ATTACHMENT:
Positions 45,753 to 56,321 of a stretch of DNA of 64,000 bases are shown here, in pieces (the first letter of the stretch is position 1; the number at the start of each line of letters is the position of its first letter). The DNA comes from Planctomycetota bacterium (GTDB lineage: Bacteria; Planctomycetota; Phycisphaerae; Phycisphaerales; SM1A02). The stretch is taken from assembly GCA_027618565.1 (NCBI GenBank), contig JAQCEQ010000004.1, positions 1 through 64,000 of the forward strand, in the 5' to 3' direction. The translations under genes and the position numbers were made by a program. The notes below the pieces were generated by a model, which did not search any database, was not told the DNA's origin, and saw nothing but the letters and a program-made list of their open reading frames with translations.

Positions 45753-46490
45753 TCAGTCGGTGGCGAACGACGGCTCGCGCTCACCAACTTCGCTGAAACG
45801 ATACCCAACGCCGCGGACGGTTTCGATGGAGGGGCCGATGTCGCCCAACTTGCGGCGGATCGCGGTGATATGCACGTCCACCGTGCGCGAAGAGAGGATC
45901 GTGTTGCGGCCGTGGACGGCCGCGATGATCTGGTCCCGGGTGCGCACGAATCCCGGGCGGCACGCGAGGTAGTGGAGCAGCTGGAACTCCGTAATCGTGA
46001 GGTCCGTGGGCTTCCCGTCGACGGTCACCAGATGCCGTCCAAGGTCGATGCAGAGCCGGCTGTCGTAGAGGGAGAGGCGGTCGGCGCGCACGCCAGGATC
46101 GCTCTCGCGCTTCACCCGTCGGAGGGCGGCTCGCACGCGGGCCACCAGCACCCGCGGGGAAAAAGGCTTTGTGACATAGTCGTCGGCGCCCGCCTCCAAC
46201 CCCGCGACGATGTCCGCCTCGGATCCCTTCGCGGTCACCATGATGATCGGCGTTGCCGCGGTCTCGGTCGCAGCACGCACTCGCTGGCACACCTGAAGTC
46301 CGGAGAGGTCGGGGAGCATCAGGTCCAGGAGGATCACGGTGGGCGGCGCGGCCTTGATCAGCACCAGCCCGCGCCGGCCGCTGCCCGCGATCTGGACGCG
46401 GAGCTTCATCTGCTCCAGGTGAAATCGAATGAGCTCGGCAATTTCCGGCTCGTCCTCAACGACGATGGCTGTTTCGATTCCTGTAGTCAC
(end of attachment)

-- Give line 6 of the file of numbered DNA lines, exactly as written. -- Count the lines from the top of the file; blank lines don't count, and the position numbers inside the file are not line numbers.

46001 GGTCCGTGGGCTTCCCGTCGACGGTCACCAGATGCCGTCCAAGGTCGATGCAGAGCCGGCTGTCGTAGAGGGAGAGGCGGTCGGCGCGCACGCCAGGATC